For well over a decade now, Peyton Manning's litany of skills has kept him in the conversation regarding who is the best quarterback in the NFL. He may have had four surgeries on his neck, and he’s 36 years old now, but if the topic is his supposed deterioration, try telling it to the 49ers starting defense he dismantled on Sunday.
One of those skills is the ball-handling required in using play-action to freeze defenses. With the running ability of Willis McGahee (and Ronnie Hillman in the wings), defenses have an even greater reason to respect Manning’s play-action passing.
When Manning moves to a no-huddle offense, the value of play-action becomes even greater - defenses have far less time (if any) for substitutions, so the balance that’s always a goal of John Fox's offense becomes an even greater weapon for Denver. Whether the Broncos want to run or pass, they’ve got an effective and productive scheme in place. Stopping the offense becomes more difficult still when any adjustments made by the defense end up being read and turned against them when Manning audibles.
Happy Football Thursday, friends. As the preseason comes to a close, we’re left to ponder the value of tonight’s game, which begins after my bedtime. All I can really think of is that it gives the underdog lovers something to get all excited about.
I’m continually interested in how fans latch on to some late or undrafted player, based on a play here or there, or his name, or where he went to school. That underdog is going to be a major player, maybe even a star! He’s a diamond in the rough, and I’ve been down since Day 1. When the IAOFM crew was chatting during the Bears game, we were having a laugh about how Xavier Omon hysteria was about to be upon us when he made a few good runs against third-stringers. Well, it came, and it went. No other third-string defensive line that the Broncos played was sorry enough to be blocked by the Broncos' third-string offensive line.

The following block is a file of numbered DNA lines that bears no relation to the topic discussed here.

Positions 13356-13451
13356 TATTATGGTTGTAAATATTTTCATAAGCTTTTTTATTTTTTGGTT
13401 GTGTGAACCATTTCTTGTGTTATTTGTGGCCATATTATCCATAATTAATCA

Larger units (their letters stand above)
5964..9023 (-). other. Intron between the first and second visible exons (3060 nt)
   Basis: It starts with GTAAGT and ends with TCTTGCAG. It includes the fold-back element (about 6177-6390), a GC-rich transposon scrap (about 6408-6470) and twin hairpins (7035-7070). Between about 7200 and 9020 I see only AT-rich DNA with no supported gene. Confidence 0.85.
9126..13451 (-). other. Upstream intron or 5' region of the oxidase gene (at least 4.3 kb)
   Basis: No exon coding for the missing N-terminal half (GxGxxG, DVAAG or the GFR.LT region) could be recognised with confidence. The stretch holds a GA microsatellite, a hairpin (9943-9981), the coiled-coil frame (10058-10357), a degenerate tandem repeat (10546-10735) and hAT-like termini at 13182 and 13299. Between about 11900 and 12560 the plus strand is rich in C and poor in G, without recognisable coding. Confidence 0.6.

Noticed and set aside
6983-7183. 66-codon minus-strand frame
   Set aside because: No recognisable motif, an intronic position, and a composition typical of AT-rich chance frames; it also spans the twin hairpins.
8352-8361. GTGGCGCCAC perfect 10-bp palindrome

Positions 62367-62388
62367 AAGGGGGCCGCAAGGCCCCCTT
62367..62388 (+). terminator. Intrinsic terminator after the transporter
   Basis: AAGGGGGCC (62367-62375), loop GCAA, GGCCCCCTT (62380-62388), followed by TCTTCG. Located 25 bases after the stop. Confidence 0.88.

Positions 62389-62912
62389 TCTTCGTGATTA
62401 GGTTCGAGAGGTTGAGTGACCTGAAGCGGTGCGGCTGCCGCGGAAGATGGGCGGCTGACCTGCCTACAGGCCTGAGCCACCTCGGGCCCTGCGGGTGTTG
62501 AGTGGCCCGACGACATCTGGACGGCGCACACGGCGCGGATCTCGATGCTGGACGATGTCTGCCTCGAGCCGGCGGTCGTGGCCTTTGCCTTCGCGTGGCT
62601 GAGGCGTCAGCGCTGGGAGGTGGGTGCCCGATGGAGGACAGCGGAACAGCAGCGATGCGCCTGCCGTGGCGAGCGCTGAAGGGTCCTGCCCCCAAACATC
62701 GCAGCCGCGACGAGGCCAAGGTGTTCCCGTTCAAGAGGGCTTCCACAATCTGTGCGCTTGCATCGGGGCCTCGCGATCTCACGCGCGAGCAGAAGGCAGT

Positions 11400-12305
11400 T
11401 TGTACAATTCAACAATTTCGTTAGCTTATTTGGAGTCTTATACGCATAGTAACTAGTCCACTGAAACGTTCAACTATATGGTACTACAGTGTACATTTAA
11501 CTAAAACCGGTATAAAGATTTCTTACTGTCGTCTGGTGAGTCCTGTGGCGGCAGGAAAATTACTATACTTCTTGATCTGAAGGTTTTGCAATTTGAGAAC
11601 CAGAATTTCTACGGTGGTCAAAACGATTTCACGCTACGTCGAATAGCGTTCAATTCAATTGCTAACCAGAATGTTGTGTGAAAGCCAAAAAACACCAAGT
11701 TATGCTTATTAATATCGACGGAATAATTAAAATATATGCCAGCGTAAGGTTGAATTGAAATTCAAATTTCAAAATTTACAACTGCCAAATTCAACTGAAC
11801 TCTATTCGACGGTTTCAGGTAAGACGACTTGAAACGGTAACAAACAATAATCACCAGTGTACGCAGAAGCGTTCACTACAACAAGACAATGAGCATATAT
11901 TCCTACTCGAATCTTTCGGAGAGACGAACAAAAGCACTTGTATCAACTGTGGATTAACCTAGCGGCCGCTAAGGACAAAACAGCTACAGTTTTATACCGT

For the Broncos, the value is that it gives them a chance to make a last-minute decision on who makes the team, and maybe more importantly, the practice squad. For the most part, the decisions have most likely been made on the larger body of work, though. If you think about it, tonight’s game is going to end around 2am Eastern. Cuts to 53 have to be completed by 9pm Eastern time on Friday. That leaves very little time for deliberation.
The NFLPA and the league have agreed to push the trade deadline back two weeks. Also, teams will be allowed to bring one player back from IR midseason, with restrictions.
Traditionally, the trade deadline has been the Tuesday following the conclusion of Week 6. The new deadline will be 4pm ET on Tuesday, October 30.
Chris Kuper and Tony Hills were again the only nonparticipants; Jim Leonhard practiced and could play tonight, while Keith Brooking was limited yesterday and thus unlikely to play.
Brock Osweiler (video) spoke after practice; looking back to rookie minicamp, BO says he was essentially drowning in the playbook at the time, and is now "fairly comfortable" with its contents. The former Sun Devil expects to have plenty of acquaintances in attendance tonight in Glendale.
More importantly, tonight will mark the final chance for several players to make an impression on the Broncos' coaches, and perhaps put something good on tape to prompt another team to pick them up if they're one of tomorrow's 20 cuts. Of course, there's also the chance that the last men to make the final 53 will later be jettisonned in favor of other squads' cuts.